Karma: Generally interpreted as referring to some kind of accounting system that keeps track of the bad and good things we do during our lives (reincarnation) and how this can affect what happens to us when we are reborn. The idea is we are supposed to do good deeds in this life to pay off negative karma from another life.

Kobolds: Household spirits.

Kundalini: An extremely powerful spiritual energy residing in the human body, coiled at the base of the spine. This energy can be channeled through the body if the chakras are all properly aligned. Life-After-Death: This primarily refers to whether or not we have an existence after our physical body dies; sometimes the term is equated with Near-Death experiences.

Lucid Dreaming: The practice of learning to actually control your actions in a dream.

Lughnasadh: Wiccan festival on August 1st, celebrating the first harvest.

Magic: Stage magic, such as pulling a rabbit out of a hat or sawing someone in half and then putting them back together.

Magick: Refers to "real" magic, the kind involving rituals, ceremonies, and/or spells.

Malleus Malificarum: The Hammer of Witches, a book that was used in the persecution of witches.

Medicine Bag: A bag usually carried on the person which may hold examples of the various plant/animal/mineral kingdoms. Bags can be constructed for very specific purposes such as communicating with a particular animal spirit, or they can be more general in application.

Medicine Path: The practice of following, in general, Native American spiritual teachings involving the medicine wheel, "medicine" as a personal power, and an altered and much more positive relationship to the earth and all life and non-life on it.

Medicine Wheel: Native American construction usually using stones. The stones are placed at the cardinal and other specific points. The circle represents the "hoop" of life. Each stone represents a particular moons, spirits and qualities in Native American beliefs.

Meditation: The practice of taking some time to shut out the various distractions of what is going on around you physically and trying to relax and get in touch with your "higher self" or other spiritual entities. This can involved the cross-legged eyes-closed hands-folded-across-lap variety of meditation or just sitting quietly and clearing your mind, or even sitting quietly and listening to a tape recording of relaxing nature sounds.

Medium: A person who claims to be in contact with discarnate spirits. A lot of negativity has been heaped on this term due to hoaxes and quacks earlier in this century.

Metaphysics: Virtually any kind of study involving spiritual issues in the broadest sense of the word.

Naiad: Spirits inhabiting bodies of water.

Native American: Indigenous North American native. Native Americans are believed to originally have come from Siberia, crossed a land-bride and then dispersed through the western hemisphere, forming the Aztec, Mayan and Incan kingdoms and the numerous North American tribal units.

Near-Death Experiences: The idea that a person who "temporarily" dies experiences after-life scenes involving people and, usually, a white light, a re-playing of the events of your life, a being "of great love" and a very gentle analysis of what you did during your life.

Numerology: The belief that numbers and names expressed as numbers have particular meanings and significance for our lives.

Occult: Really just means "hidden knowledge". The word has been abused by Christian fundamentalists who assume anything occult has to do with devil-worship, whereas in reality occult can refer to a very wide variety of activities including witchcraft, various secret societies, the Kabalah, etc.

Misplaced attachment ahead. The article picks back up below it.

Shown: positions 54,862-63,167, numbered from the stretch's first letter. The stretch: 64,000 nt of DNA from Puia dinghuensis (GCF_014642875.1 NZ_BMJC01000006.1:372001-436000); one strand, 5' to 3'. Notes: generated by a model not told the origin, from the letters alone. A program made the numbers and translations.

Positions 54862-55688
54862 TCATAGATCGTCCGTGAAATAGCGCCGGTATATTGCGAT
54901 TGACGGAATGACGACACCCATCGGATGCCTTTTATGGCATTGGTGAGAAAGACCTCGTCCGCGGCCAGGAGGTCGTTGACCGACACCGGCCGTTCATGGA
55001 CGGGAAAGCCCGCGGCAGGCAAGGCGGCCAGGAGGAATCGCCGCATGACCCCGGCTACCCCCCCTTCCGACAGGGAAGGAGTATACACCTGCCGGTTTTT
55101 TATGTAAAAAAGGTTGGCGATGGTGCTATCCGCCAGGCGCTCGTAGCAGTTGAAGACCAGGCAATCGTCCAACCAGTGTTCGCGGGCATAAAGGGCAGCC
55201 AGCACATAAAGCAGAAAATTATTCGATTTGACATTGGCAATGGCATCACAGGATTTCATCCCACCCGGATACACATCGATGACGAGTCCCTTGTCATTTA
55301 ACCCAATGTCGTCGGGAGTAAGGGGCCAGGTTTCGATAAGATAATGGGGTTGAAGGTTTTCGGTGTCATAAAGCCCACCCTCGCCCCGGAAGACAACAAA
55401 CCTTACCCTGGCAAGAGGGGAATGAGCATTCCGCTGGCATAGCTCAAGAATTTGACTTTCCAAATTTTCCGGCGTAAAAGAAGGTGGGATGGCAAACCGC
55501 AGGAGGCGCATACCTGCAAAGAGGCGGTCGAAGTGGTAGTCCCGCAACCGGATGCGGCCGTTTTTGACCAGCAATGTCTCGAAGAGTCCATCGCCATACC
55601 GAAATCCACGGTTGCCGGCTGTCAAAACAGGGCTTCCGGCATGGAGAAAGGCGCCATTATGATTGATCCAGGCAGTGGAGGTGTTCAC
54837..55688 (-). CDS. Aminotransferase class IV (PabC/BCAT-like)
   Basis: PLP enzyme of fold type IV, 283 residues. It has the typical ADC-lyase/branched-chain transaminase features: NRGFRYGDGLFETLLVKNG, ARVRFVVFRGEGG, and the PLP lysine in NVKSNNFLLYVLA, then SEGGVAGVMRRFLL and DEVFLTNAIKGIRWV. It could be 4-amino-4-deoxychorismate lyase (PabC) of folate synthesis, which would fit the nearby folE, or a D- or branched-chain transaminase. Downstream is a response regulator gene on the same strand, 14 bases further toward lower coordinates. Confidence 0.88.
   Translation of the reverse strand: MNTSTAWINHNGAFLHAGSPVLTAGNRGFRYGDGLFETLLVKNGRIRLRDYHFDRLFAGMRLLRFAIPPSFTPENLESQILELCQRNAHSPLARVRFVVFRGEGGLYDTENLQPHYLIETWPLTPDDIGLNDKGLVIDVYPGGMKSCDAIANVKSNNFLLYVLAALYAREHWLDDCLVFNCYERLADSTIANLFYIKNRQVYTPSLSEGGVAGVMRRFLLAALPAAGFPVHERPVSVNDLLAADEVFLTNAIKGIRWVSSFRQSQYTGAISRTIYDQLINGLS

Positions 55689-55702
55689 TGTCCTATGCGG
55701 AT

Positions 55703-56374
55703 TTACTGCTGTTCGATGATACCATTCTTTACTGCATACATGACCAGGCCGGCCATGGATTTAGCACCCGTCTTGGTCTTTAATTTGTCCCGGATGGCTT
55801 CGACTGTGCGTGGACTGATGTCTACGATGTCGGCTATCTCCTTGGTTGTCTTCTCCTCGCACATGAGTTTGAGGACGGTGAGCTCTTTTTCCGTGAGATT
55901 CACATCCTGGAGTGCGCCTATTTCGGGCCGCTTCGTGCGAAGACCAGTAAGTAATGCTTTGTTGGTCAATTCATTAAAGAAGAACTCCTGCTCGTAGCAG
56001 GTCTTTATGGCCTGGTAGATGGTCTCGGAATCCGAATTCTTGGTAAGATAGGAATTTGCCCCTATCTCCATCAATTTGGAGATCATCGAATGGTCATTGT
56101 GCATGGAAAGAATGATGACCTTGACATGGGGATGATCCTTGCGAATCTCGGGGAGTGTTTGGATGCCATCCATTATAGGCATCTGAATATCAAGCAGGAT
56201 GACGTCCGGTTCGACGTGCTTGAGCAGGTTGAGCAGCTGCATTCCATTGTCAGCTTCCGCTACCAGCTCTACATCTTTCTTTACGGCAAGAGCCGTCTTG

Out-of-Body Experiences: A practice in which your "astral duplicate" is sent out from your physical body to explore other places in this dimension, or to explore places in other dimensions and realities.

Oversoul: The idea that your soul is only part of a much larger soul; in other words, various people can share one common soul.

Oya: Goddess of the wind.

Pagan: A term originally referring to people following more rural spiritual practices. The term was defined by Christians as a heathen, carrying many negative connotations with it.

Paranormal: That which is beyond the "normal" activities of everyday life. This includes such phenomena as ESP, UFOs, near-death experiences, out-of-body experiences, ghosts, fairies, etc.

Patriarchal: Refers to a male-dominated and controlled society, dating from around 3500 BCE when nomadic groups overran the more peaceful matriarchal/goddess worshipping societies in the Near East.

Pendulum Work: The idea of using some form of pendulum (a paper clip on the end of a string even) to find out information, such as where you misplaced the book you were meaning to read today.

Petroglyph: Refers to drawings made on stones and rock walls in the American southwest. It has been found that Native American very likely took notice of the supernova of 1054 due to one of the drawings. Many of the drawings are now being lost due to pollution and vandalism.

Poltergeist: The actions of a poltergeist are agreed upon; throwing things all around the place without anyone actually physically touching the objects. The problem lies in determining whether or not the actions are caused by an actual spirit or, as appears to be more likely, uncontrolled energy sent out by just-turned-pubescent adolescents, particularly girls. The energy would be the result of some kind of pent-up emotions, perhaps not even recognized by the person but active nevertheless.

Pornography: A word that has basically as many definitions as there are people. The primary definitions fall into these categories: (1) material that is sexual in nature that is evil because it is sexual in nature; (2) material that is sexual in nature that is evil because it assumes the oppression of women; or (3) material that is sexual and/or erotic (another difficult definition) in nature that doesn't really harm anyone and could actually help some people. I prefer a definition (4) the fact that, in this supposedly civilized world, there is widespread poverty, hatred, starvation, discrimination, racism, sexism, other -isms, abuse of political power, low-quality educational systems and the like.

Potlatch: A huge feast thrown by a Native American family in which they give away nearly all of their possessions. The more things that are given away the higher the person's standing in the community. This also builds a strong sense of community and helps to insure that the very poor, the very weak, and the very old do not starve.